The Corner

Economy & Business

Contrary to White House Claim, Compensation Has Been in Line with Productivity

The White House has been among those touting the “productivity-pay gap“ claim i.e., that workers’ productivity rose at a high rate over the last four decades but real earnings growth failed to keep pace and instead creeped along at a nearly flat rate. In other words, it claims that there is rampant unfairness in the marketplace where most employers are forcing their employees to work long hours, at a much higher productivity level, without adjusting their pay to compensate them appropriately. These arguments continue to fuel the debate on contested labor policies such as the overtime-pay rule and minimum-wage increases.

However, real pay and productivity data put together by the Heritage Foundation’s James Sherk show that worker compensation is actually closely tied to worker productivity.

Sherk was generous enough to share the data from his forthcoming study “Workers’ Compensation: Growing along with Productivity.” The data come from the Bureau of Economic Analysis (NIPA tables) and the Bureau of Labor Statistics. What’s interesting is that Sherk shows that those stating that there is a large gap between productivity and wage growth (the green line vs. red line) have committed the following errors:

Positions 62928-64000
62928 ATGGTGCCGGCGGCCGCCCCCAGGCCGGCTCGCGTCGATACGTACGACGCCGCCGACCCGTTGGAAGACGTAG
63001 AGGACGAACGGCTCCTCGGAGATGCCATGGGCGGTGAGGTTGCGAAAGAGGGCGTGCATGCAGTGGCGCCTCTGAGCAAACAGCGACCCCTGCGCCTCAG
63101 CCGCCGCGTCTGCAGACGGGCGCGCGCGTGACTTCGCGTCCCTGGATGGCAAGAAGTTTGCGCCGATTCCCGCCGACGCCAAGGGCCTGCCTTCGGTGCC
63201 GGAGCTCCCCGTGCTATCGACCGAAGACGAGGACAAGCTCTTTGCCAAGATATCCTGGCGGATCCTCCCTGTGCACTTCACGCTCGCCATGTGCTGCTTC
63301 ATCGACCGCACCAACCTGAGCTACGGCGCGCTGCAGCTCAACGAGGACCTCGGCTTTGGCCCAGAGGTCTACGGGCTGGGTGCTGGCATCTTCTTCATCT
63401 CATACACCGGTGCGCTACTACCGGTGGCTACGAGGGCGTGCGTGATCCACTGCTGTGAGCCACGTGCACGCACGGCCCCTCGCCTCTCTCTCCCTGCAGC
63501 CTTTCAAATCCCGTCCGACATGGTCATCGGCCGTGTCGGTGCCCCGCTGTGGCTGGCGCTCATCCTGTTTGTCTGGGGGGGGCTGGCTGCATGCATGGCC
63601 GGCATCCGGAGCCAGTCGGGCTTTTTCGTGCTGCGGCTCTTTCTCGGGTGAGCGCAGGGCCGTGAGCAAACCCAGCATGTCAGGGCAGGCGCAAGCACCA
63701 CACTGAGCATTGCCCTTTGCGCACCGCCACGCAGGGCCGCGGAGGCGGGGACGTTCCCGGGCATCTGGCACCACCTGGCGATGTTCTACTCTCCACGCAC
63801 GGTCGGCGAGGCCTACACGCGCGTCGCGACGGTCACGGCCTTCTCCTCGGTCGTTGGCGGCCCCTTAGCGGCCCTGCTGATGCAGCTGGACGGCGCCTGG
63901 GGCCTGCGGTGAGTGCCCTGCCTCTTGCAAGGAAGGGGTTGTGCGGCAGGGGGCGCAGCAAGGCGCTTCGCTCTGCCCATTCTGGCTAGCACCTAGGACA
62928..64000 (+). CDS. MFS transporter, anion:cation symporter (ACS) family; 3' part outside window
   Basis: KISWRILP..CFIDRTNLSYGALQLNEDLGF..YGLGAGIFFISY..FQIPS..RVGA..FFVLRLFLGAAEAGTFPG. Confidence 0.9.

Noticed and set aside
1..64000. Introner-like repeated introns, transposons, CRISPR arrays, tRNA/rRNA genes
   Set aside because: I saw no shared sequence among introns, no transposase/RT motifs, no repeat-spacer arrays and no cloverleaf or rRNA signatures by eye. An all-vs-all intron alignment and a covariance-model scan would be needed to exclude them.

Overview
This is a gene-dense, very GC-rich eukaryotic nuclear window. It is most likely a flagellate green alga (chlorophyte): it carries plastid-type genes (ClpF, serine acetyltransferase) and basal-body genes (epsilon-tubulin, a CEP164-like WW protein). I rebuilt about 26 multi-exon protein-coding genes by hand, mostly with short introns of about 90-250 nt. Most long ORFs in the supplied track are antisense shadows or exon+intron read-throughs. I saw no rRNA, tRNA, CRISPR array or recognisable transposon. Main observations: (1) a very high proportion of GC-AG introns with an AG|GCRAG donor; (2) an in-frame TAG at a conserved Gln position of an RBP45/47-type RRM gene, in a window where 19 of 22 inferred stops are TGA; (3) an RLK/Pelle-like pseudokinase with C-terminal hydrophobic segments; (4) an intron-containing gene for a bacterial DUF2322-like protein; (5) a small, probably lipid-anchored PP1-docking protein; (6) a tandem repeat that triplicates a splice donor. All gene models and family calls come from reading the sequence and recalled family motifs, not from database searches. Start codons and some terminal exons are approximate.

‐Compared the pay of only some workers to the productivity of all employees;

‐Counted productivity growth of the self-employed, but excluded their pay growth;

‐Measured inflation differently to calculate pay growth and productivity growth.

As Sherk states, “methodological choices [in calculating the relationship between productivity and earnings] create an apparent gap between productivity and compensation in the nonfarm business sector.” Employee compensation has in fact risen in step with productivity since 1973, both on average and across industries. As you can see on the chart, since 1973, the average private-sector employee’s productivity has increased by 81 percent (red line), while the average compensation has increased by 78 percent (yellow line).

What this means is that besides the idiotic consequences of the “fair wage” policy proposed by the Department of Labor at the direction of the White House, which expands the scope of coverage of employees eligible for overtime pay, the justification for the policy doesn’t hold water.

Over at the Mercatus Center, Don Boudreaux and Liya Palagashvili have a new and important study about the overtime-pay rule that explains its negative consequences. They also summarized their findings in a Wall Street Journal article. I wrote about it here and here. Sherk has written about it here and here.

What’s worrisome is that not only is the White House not concerned about hurting workers more than they have already been by this relatively slow recovery — but it is in a hurry to do so: I am hearing that the Labor Department is trying to rush the rule through and get the job done in May.


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